Joint custody sounds, in many ways, like the obvious answer during a divorce with children. You're both the children's parents, and joint custody allows you both to stay involved and to help with the responsibilities and obligations that come with raising those kids.
However, there are issues that can make it very implicated. Some oft-cited examples include:
-- Parents who don't live close to one another. When you live a good distance from one another, transporting the kids becomes complicated, costly and time-consuming. If they're supposed to be with you for 50 percent of the time and with your ex for the other 50 percent, do you both have time and money to keep driving them back and forth? Kids can feel like they live on the road.
-- Parents who are always fighting. Joint custody isn't nearly the same as being married, but you'll still see one another a lot. Is that always going to spark a fight? Are you never going to be able to move on? Will it be awkward if you start dating again or get remarried?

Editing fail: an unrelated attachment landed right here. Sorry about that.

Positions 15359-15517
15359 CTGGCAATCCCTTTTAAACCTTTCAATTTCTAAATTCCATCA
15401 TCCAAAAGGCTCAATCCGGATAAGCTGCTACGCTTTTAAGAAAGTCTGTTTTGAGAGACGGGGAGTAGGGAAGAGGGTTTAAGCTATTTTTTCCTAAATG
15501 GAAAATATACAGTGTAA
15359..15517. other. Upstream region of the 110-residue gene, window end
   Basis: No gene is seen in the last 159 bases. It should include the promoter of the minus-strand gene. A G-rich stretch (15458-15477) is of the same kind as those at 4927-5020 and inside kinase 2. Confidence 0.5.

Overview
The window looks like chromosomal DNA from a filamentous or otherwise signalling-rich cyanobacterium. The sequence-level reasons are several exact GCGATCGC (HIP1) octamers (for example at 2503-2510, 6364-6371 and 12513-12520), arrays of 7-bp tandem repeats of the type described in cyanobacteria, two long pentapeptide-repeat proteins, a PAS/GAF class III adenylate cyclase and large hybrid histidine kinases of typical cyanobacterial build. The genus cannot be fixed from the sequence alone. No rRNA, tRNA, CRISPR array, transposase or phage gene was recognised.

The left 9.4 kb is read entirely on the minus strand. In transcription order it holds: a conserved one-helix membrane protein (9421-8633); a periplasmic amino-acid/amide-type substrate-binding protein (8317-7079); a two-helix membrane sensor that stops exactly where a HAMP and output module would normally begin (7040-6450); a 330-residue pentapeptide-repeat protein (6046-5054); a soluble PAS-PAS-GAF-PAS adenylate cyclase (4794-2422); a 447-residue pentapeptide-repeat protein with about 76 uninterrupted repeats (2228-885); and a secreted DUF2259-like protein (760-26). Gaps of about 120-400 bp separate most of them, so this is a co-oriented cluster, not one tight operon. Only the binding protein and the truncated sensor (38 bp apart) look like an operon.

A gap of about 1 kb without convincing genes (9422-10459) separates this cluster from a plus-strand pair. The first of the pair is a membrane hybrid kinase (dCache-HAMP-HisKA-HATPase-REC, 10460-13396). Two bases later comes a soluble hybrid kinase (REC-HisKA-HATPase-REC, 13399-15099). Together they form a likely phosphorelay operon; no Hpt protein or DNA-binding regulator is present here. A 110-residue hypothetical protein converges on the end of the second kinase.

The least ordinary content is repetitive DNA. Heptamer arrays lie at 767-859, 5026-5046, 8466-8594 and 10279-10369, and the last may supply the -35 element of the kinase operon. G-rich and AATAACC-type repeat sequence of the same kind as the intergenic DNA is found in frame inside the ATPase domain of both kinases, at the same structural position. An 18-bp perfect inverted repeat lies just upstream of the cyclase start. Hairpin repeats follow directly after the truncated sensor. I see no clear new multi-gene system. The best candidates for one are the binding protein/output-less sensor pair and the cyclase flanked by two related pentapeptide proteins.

-- Kids who have complex schedules. As the kids get older, they may get involved in a lot of after-school activities. Extensive planning is needed to figure out who will pick them up and drop them off, which can be hard if the kids get out of school at 3 and you both work until 5 or 6.
That being said, these issues don't mean joint custody is impossible, and many experts insist it's in the children's best interests. Make sure you know what your rights are, what your kids' rights are and what has to be done to set up a parenting plan and custody agreement that works.
Source: NPR, "Push To Change Custody Laws: What's Best For Kids?," Jennifer Ludden, accessed April 07, 2017